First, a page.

Someday

September 15, 2016 at 12:01 am | Posted in Today's Reasons To Celebrate | Leave a comment

Good morning procrastinators. Today is Thursday, September 15th.  Today’s holidays are:

Someday

That’s right folks, the day of reckoning has arrived. Someday is here, and it’s time to do all of those petty tasks that you said you would get around to “someday”. It’s time to replace the light bulb that burned out in the hallway last month; it’s time to fix that wash tub in the laundry room that has dripped since last Easter; it’s time to clean out the trunk of your car; etc, etc, etc, ad infinitum. I’m sure you get the idea.
With the Autumnal Equinox nigh upon us, and colder weather on the horizon, it might be a good idea to do those tasks that require you to be outside first; before they become big jobs that require immediate attention in the frigid temperatures of January.
There is little information about the origins, history, or the creator of this holiday, and it was listed in only one of my sources, but I still thought it deserved mention. There is but one way to celebrate “Someday” – get up off your big, fat [sofa] and get to work.

National Felt Hat Day

Some areas of the country are already experiencing a little nip in the air, and people are swapping out their summer wardrobe for heavier, warmer clothing. Headgear should certainly be included. It’s time to get your felt hat out of the closet and wear it today. No matter what style it is, it will be in fashion today. Back in the early to mid-1900’s, hats were more in style and were worn by both men and women. At that time, felt was a common material for hats. With cooler Fall weather approaching, people traditionally went to the coat closet on this date, retrieved their felt hats, dusted them off, and began to wear them once more.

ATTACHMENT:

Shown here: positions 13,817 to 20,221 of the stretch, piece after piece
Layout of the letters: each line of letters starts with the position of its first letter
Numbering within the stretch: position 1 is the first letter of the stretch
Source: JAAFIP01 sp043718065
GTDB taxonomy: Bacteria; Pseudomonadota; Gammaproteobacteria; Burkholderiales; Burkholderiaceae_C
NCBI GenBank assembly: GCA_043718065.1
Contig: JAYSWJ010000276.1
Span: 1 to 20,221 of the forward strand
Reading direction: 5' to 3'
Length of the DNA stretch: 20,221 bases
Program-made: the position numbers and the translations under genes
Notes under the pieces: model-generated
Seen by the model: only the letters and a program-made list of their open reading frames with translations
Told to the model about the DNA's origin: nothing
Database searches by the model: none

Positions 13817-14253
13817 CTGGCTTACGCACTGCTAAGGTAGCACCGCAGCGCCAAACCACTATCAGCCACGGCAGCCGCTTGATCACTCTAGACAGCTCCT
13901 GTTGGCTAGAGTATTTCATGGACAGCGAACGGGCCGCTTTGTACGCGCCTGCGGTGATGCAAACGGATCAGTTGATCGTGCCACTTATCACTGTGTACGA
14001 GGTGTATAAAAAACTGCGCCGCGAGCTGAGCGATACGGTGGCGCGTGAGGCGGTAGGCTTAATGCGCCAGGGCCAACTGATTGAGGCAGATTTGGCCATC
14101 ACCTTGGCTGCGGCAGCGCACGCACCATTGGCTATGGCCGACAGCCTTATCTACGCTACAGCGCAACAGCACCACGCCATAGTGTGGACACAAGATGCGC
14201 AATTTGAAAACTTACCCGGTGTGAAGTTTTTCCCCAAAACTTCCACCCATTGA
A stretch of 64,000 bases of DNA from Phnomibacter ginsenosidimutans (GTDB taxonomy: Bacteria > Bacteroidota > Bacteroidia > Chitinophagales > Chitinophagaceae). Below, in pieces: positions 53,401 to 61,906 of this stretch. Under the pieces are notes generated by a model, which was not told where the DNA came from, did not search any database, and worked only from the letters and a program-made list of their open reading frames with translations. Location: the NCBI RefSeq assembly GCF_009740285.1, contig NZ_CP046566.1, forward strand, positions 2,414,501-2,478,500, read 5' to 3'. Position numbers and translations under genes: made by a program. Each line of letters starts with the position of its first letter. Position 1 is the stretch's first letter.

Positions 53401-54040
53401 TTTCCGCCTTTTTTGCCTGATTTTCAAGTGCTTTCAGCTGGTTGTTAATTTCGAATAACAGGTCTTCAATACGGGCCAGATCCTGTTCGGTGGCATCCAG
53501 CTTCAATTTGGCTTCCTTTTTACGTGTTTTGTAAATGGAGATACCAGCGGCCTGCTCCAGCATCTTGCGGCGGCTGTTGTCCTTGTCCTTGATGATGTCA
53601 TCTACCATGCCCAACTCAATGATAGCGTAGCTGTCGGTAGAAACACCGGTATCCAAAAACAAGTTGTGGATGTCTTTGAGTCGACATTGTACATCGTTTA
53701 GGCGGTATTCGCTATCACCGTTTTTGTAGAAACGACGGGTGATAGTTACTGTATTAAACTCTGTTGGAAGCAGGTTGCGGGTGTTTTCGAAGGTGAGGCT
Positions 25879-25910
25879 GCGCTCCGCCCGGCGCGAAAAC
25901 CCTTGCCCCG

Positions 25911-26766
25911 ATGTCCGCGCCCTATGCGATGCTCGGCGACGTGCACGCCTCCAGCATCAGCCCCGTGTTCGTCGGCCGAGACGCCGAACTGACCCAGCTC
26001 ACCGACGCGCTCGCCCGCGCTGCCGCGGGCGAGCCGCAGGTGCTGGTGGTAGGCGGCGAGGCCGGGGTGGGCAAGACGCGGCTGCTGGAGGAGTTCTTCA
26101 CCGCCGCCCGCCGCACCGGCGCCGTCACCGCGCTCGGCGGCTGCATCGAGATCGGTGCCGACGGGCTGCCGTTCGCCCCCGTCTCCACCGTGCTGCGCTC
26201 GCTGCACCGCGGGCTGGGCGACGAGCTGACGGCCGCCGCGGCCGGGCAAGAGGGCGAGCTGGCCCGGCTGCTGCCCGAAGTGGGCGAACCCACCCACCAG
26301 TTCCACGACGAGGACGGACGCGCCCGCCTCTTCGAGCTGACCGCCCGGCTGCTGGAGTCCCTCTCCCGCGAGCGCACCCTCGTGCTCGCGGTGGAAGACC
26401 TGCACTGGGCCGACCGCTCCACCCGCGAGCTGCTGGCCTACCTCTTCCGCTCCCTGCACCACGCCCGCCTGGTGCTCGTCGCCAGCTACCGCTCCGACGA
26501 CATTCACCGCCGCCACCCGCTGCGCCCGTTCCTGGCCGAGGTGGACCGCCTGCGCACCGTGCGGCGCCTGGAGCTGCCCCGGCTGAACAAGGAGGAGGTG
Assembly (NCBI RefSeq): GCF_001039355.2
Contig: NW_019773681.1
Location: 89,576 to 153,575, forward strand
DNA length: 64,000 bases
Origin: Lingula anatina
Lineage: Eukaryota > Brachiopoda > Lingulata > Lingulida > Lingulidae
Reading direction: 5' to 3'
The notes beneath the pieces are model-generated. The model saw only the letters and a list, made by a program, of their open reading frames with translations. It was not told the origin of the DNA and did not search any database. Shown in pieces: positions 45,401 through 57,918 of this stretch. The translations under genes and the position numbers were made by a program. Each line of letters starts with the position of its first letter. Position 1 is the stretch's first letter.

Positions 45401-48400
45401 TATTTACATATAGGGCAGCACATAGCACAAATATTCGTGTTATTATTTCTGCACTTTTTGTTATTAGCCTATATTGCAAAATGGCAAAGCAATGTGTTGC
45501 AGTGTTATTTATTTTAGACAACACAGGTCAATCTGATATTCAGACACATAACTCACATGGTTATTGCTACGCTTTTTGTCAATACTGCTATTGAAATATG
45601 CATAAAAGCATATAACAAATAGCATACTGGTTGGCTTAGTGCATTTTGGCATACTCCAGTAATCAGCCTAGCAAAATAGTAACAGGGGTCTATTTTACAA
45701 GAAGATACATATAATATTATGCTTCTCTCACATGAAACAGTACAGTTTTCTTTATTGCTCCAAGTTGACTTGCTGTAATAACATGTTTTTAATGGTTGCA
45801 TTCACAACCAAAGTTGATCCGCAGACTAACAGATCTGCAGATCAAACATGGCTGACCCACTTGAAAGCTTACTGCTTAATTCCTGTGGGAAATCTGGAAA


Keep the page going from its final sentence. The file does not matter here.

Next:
Make a Hat Day

Make a Hat Day is another headgear-related holiday today. No one knows who created Make a Hat Day, or when, or why. One of my sources suggested that it could have been started by a grade school teacher who was looking for a fun project for students to do early in the school year, but provided no documentation as proof. Anyway, lighten up a bit and have a little fun. Design, make and wear a hat, any hat, today. It doesn’t have to be a masterpiece. Just make it show your personality. Be creative and have fun.

National Women’s Friendship Day

National Women’s Friendship Day was created by women for women. The Kappa Delta Sorority created this very special day in 1999.  This sorority, founded in 1897 in Farmville, Va., has over 180,000 members. The aim of this holiday is to promote special friendship among women. There are many ways to celebrate this holiday ladies. Get together with as many women friends as you can. Invite them to meet you for brunch. For your out-of-town friends, send an e-mail or call them.

National Wife Appreciation Day

Another holiday today that celebrates women is National Wife Appreciation Day. National Wife Appreciation Day is an annual holiday that reminds husbands and partners to show their significant other just how much she means to you. While we all may take each other for granted from time-to-time, it’s important to remind each other how much we value one another. Remind that special lady in your life how much you appreciate her. You don’t need to spend an arm-and-a-leg to remind her how much you care. Just a little token of your appreciation will do. Surprise her with dinner out, some chocolates, or some flowers.

National Linguine Day

Linguine is a popular flat pasta. It is accurately called linguine, its Italian name, but the word became Americanized to linguini. Originating in the Liguria region of northern Italy, linguine is Italian for “little tongues.” Linguine is a narrow, flat version of round spaghetti (sometimes called flat spaghetti) and is a narrower version of fettuccine.